Ivo proposed a stylised version of the Royal (yuk) Bluebell to replace the coat of arms. Whilst disliking the label Royal, I do think that the Bluebell, being only found here, is a good call.
Back to the coat of arms. The reference to the British (and some say, the Australian) hereditary monarchy is abhorrent to me (please note that I was born in the UK, came here when I was 3 years old, and only go there to visit cousins. I feel no affiliation with the UK at all).
The references to the Crown are (obviously) in the true coat of arms – the crown is placed above the shield. Also, the rose is that of the monarchy. Interestingly, I read recently, that the rose symbol for the House of Windsor is actually a pink rose being a blend of the Lancastrian red rose and the Yorkshire white rose. But we have a white one on our coat of arms. Note also that there is another crown in the shield itself.
I must say that I don’t think we have too many castles in Australia lived in by major or minor royalty and I can thus only surmise that this also refers to an English aspect of the monarchy.
The scroll below the coat of arms reads “For the Queen, the Law and the People”. I’m happy about the latter two sentiments but not the “For the Queen” bit. Did you know that when Legislative Assembly members are sworn in they can swear allegiance to the Queen, her heirs and successors, or affirm their loyalty to the ACT and its people? No guesses for the way I affirmed my loyalty to the people of the ACT when I was sworn in.
Note here that the scroll is missing from the flag’s coat of arms.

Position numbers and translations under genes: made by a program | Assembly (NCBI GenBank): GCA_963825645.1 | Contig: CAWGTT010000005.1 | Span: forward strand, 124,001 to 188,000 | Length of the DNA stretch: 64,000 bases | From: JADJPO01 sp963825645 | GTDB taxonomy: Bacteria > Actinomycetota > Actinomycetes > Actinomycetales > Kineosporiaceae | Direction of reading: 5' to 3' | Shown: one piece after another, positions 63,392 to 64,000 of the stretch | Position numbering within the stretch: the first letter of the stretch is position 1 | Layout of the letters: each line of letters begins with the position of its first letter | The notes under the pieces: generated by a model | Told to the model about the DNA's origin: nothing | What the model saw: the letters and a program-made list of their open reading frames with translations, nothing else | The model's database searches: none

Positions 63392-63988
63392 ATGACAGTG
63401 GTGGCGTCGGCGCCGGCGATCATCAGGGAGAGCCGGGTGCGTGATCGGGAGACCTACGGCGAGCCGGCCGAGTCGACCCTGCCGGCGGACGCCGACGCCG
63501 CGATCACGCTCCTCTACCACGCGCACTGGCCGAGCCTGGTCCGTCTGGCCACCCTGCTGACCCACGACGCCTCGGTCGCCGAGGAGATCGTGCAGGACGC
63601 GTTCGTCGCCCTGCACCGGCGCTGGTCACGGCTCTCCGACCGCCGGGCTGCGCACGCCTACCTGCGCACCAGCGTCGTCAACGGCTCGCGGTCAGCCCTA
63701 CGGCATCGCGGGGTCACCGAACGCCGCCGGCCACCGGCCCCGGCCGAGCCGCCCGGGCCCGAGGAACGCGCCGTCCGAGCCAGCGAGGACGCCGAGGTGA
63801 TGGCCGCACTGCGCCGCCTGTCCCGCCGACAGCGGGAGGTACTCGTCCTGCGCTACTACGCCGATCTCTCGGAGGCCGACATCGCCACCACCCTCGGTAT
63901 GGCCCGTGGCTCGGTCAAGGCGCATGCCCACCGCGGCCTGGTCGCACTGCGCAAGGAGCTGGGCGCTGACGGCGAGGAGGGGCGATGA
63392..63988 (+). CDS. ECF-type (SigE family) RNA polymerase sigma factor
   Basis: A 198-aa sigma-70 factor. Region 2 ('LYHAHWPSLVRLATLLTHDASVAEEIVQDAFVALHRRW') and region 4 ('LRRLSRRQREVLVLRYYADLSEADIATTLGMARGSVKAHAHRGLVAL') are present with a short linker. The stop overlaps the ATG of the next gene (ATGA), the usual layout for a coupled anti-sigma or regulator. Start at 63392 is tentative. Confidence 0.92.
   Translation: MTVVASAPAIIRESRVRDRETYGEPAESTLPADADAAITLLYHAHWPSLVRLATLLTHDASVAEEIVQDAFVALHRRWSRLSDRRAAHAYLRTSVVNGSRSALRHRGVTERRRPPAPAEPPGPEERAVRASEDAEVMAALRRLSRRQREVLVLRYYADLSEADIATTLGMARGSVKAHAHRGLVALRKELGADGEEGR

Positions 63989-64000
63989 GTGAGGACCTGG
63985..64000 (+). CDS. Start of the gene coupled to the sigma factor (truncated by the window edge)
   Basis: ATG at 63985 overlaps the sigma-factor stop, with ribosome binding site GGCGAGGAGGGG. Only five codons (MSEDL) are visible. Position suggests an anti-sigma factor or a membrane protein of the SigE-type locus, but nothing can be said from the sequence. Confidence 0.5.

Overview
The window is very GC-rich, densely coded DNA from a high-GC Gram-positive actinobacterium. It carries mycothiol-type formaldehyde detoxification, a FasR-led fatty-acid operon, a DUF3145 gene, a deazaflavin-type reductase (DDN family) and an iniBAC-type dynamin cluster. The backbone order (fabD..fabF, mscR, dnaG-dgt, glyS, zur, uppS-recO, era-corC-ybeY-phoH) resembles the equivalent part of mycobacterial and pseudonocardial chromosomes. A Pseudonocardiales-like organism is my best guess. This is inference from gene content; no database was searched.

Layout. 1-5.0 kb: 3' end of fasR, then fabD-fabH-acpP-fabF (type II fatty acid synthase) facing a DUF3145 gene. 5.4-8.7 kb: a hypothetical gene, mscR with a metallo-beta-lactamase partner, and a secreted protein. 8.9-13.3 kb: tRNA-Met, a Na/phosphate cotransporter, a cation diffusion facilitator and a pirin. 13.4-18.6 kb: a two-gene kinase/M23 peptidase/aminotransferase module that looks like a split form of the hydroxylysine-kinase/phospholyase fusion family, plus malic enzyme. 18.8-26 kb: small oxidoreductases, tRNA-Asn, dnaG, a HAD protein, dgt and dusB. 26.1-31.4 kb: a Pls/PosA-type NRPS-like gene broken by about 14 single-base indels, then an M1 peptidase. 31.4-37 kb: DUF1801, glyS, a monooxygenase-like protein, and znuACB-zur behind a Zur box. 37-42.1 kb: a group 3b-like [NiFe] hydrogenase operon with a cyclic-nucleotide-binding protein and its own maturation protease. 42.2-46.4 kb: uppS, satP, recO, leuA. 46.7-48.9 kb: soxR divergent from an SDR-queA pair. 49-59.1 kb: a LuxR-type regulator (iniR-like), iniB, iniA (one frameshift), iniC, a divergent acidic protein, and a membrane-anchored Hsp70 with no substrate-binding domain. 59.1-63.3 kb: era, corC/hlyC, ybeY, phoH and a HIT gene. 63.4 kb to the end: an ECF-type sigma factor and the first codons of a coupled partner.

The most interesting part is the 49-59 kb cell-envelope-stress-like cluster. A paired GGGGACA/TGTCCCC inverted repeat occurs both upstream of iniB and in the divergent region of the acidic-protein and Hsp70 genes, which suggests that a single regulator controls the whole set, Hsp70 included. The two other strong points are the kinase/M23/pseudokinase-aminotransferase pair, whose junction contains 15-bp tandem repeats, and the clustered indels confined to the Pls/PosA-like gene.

Indeed, when the sitting periods commence each day in the Assembly, the Speaker asks members to stand in their place and pray or reflect on their responsibilities to the people of the Australian Capital Territory. No mention of the monarchy.
I think the ACT is ready for another considered discussion about its uniqueness, its sovereignty and the symbols which represent them.
The flag was inaugurated following a motion in the Legislative Assembly on March 25, 1993, after a competition and extensive conversation with the community. The process was quite robust but in none of the discussions I have been able to unearth is there a discussion on the modified coat of arms. Nor a conversation as to whether ties with the monarchy should be severed.
So, I say, let the conversation recommence. Let us take the opportunity to have another look at the flag and all that it connotes.
The ACT became the People’s Democratic Republic of the ACT in 1989, after much angst and venom in 1988. It will be 30 years old in 2019, the Territory will have been around for 106 years. Perhaps the timing for a change is nigh.
Interestingly, the flag can be changed by a mere motion carried by simple majority by the Legislative Assembly in much the same way as the original flag was created. So, perhaps those august legislators could be enticed to reconsider the flag and its connection with the people of the ACT rather than a hereditary monarchy, removed geographically and spiritually, from the peasantry.
I haven’t met Steven Squires but intend to do so very shortly. I have spoken to Ivo Ostyn and intend to meet with him shortly also. Anyone else interested in being part of a movement for change?